Finance minister defends drop in treasury bills’ interest

Thursday, July 13, 2017

The drop in interest rate on treasury bills from 27 per cent down to 10 per cent within six months of coming into office of the Barrow government is good for business and the country, the Minister of Finance said this week.

Responding to questions from journalists at the signing of the $56 million budget support from the World Bank to The Gambia, the minister said lower interests on treasury bills also ignite investments in the private sector by encouraging people to invest in the productive sectors of the economy that would create employment for the youth.

Nyang Njie, an independent economist, said the reduction on treasury bills interest rate “is a good thing”.

He however expressed concern that the reduction is a bit sudden and the trend suggests further drops from 4 to 5 per cent in the coming months and “that bothers me”.

“There needs to be a balance between easing the domestic interest rates and control over the exchange rhythm,” Njie said, adding that the drop in interest rate is “a good thing for the economy”.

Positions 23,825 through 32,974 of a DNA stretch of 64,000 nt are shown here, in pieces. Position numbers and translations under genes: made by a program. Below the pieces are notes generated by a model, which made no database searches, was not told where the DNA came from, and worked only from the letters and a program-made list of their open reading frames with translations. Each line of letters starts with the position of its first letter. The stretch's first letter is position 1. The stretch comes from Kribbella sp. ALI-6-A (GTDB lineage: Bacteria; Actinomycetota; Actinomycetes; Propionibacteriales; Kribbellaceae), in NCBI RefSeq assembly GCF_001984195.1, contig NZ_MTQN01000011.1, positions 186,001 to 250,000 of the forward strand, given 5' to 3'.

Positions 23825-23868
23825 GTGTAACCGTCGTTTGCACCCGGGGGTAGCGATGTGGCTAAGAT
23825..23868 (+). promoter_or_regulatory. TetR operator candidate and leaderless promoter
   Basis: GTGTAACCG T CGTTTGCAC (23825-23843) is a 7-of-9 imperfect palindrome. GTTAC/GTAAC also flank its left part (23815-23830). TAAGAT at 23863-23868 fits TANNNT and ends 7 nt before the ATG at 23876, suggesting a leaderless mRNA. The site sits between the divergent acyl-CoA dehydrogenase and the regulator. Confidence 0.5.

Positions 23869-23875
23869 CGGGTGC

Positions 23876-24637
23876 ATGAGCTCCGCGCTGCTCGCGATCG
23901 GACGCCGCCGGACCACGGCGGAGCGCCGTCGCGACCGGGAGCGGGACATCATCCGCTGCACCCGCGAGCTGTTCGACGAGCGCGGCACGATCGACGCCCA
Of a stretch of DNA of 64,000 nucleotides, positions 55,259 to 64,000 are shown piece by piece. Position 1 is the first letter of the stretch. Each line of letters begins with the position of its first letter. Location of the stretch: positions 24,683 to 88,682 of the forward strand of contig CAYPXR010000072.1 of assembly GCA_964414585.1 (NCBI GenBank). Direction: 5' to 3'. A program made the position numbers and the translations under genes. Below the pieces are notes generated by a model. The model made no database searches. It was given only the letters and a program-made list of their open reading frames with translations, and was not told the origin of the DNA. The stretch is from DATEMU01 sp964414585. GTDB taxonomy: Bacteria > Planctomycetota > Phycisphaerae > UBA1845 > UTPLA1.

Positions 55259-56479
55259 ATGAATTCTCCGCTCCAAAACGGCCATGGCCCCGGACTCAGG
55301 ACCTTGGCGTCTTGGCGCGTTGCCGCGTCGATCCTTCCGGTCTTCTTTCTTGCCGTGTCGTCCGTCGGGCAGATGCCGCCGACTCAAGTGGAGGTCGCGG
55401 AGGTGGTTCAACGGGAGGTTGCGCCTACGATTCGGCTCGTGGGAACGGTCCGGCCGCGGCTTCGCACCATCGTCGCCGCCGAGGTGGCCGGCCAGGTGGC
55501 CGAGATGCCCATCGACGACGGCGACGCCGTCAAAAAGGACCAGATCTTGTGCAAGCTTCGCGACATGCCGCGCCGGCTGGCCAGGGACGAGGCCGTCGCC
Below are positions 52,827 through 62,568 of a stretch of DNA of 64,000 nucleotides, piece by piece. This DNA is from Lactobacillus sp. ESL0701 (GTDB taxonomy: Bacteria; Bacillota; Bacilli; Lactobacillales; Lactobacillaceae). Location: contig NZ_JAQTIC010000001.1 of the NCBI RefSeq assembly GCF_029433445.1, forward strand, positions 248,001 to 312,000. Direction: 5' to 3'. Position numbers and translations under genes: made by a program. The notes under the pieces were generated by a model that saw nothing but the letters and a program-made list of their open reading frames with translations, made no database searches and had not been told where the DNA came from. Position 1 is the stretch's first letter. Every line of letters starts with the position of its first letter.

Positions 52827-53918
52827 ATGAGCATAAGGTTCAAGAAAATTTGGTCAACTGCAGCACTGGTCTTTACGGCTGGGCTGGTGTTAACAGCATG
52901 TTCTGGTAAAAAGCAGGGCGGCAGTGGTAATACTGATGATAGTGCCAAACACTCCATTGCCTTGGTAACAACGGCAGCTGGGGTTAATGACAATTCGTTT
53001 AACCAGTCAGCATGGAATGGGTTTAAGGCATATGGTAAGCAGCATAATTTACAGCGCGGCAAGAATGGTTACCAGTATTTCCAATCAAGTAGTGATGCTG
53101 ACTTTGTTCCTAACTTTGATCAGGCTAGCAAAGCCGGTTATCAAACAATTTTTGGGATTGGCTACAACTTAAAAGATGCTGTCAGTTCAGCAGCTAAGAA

At end 2016, The Gambia’s Net Domestic Borrowing reached 11.4 per cent of nominal GDP; this compared to a target of 1% NDB to GDP, highlight growing fiscal pressures that have led to an unsustainable debt situation, according to the revised budget estimate submitted to the assembly end June.

“It is true that double digits interest rates are high during the Jammeh era.  Hence it is good thing reducing the country’s appetite to borrow but going too fast will create a problem.  It needs to be incremental rather than rapid to avoid consequences,” Njie said.

He pointed out that one of the first likely consequences of the sudden drop in interest rate is that people will move from treasury bills to forex as next alternative in terms of liquid investment.

“Forex is also highly liquid,” the economist said.

However, Finance Minister Sanneh told journalists the challenge is for such wealth to be invested into the productive base of the economy rather than kept in banks just to multiply profits.

Treasury bills have been used as storage of wealth that causes crowding out effects.  Instead of depositing funds into banks, people would be buying treasury bills because its yields are attractive than those on deposits in the banks.

The fear is that investors in treasury bills will withdraw their funds to buy forex instead as the alternative source of wealth storage, creating pressure on the dollar and as a result, forex rates would go up thus resulting in inflation.

Author: Sanna Camara